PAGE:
Monday, June 1, 2015

Flashback to Westworld

Today marks the much criticized release of the ultraviolent mass murder simulation game “Hatred”.  Some forty years ago, Michael Crichton made a movie about another violent murder simulator known as Westworld which still has traces visible in modern robot movies, and some two years ago the Author wrote a review of this same Westworld which he’s been sitting on until now, when he has as feeble a reason to share it as ever before.  The internet tells me that HBO is producing a reboot of the series created by Christopher Nolan’s brother and starring both Anthony Hopkins and Ed Harris, which would actually sound really promising if it wasn’t, you know, a reboot, but I’ll wait and see how it turns out before I fling mud. Enjoy.


While many people are aware to some extent of the ideas and setting of Jurassic Park and The Truman Show, few have any familiarity with the source that inspired those famous movies’ themes.  Michael Crichton’s 1973 film Westworld might seem highly derivative not only of his own work but also of other directors’, but in actuality it paved the way for a host of science-fiction pictures that may not have flourished without it.  Westworld has all the defining marks of a Crichtonian technothriller – a small group of optimistic, technologically fascinated individuals, a remote and tightly monitored location that’s more dangerous than it betrays, and the swift decline of order into chaos as man’s creation spirals out of control and ultimately destroys him – but raises more philosophical questions than the average Crichton novel, some of which have incurred new meaning with the advent of the digital age, making the film more culturally relevant and accessible than many of the bestselling author’s novels.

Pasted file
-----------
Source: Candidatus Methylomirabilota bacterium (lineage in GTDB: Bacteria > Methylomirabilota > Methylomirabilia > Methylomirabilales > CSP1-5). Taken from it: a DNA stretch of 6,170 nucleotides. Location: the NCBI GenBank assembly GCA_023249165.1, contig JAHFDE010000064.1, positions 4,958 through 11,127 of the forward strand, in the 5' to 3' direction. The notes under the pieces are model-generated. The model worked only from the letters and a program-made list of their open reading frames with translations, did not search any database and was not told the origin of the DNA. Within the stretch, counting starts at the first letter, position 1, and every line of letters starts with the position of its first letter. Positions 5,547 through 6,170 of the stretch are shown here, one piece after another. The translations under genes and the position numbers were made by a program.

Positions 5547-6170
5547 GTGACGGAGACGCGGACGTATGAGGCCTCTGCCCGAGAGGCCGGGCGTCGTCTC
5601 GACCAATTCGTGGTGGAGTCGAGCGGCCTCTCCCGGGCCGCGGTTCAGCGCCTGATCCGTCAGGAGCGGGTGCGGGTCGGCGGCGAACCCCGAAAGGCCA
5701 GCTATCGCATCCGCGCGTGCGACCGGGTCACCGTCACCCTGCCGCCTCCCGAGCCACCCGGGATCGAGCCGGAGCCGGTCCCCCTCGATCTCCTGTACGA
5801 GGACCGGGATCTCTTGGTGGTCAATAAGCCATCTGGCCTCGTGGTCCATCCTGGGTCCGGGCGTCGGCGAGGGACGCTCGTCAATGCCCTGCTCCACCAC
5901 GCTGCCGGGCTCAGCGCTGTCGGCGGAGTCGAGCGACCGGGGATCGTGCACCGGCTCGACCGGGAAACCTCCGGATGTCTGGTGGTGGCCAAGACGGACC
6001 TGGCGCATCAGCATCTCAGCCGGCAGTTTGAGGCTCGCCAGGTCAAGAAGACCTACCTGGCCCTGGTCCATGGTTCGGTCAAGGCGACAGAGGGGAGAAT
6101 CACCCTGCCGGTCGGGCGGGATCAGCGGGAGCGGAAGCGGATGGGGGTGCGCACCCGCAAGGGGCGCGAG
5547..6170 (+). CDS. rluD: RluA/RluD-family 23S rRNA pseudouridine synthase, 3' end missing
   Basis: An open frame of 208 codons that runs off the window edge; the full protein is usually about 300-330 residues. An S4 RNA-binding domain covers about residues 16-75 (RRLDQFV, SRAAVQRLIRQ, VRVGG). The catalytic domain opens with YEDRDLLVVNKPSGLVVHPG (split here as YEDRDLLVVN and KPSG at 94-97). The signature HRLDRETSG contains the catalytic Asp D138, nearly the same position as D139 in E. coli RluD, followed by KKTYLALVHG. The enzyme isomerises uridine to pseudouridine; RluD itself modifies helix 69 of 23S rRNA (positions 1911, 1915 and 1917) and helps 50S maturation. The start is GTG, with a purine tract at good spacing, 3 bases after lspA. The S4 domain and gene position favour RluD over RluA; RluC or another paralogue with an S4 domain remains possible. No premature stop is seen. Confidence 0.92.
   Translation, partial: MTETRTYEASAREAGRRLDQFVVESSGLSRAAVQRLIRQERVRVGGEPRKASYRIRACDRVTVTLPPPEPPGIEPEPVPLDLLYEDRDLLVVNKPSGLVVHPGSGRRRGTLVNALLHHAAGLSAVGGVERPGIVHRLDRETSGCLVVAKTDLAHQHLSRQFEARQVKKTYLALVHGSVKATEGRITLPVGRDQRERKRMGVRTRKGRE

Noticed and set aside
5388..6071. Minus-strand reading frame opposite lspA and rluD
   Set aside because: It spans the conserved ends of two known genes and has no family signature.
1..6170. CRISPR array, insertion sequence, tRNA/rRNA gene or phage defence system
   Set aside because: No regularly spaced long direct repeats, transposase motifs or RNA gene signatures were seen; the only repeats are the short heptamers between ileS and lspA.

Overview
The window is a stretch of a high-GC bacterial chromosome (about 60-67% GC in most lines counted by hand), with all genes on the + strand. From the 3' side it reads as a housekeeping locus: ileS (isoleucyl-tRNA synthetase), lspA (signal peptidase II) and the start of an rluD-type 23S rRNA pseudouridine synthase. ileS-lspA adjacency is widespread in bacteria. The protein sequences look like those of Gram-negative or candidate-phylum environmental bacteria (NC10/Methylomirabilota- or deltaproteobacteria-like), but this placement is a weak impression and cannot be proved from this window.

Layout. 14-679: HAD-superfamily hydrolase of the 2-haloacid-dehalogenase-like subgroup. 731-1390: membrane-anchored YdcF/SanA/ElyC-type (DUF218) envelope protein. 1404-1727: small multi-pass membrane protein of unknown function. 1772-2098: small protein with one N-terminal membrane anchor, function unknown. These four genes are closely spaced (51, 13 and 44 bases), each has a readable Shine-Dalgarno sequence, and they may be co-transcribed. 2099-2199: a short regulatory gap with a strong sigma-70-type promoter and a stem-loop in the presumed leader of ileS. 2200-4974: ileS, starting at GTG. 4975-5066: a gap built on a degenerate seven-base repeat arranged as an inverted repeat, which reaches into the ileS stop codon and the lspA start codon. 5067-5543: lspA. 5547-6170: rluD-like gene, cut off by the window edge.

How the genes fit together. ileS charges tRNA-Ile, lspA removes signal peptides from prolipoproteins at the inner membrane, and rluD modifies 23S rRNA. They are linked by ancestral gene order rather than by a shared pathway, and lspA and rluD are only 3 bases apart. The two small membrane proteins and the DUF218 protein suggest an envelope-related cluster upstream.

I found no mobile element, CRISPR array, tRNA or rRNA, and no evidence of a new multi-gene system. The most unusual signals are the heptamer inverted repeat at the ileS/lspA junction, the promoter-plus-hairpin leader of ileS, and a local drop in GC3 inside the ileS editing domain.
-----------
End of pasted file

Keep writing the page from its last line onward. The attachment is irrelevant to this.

Westworld is a unique and elaborate amusement park that enables adult guests to indulge in practically any Wild West fantasy they could desire for the hefty price of $1000 a day.  A simulated world occupied entirely by robots that are nearly identical to humans, it represents a third of an overarching resort called Delos, which also offers violent and predominantly licentious attractions in Roman World and Medieval World.  The system resembles the giant dome in The Truman Show in that every robot is programmed with a certain, day-to-day routine and controlled remotely by park managers operating from an intricate control center.  Some robots are designed to make sexual advances towards guests, while others like Yul Brynner’s Gunslinger challenge the humans to duels, wherein the visitors always triumph, leaving the robot a bleeding, lifeless corpse.  The historical worlds are supposed to impart a semblance of peril and adventure to consumers but simultaneously ensure their safety, allowing them to emerge as heroes from even the worst predicament, but as in all of Crichton’s stories, the security guidelines don’t always work as planned.  The robots eventually break down and malfunction in various areas, leading them to refuse compliance with orders and to resist their programmed purpose.  The movie shows us Westworld through the eyes of two friends, John and Peter.  The former is wholly receptive of the park’s atmosphere and expectations, immediately anxious to experience all the gunplay, bar fights, and one-nighters the west can offer, but his partner takes a more reserved and skeptical stance, initially hesitating to make love with a total stranger and shoot the image of another man in a cantina.  Are his actions merely make-believe, harming nothing more than a bundle of circuits and batteries, or do they have real consequences on himself and other human beings?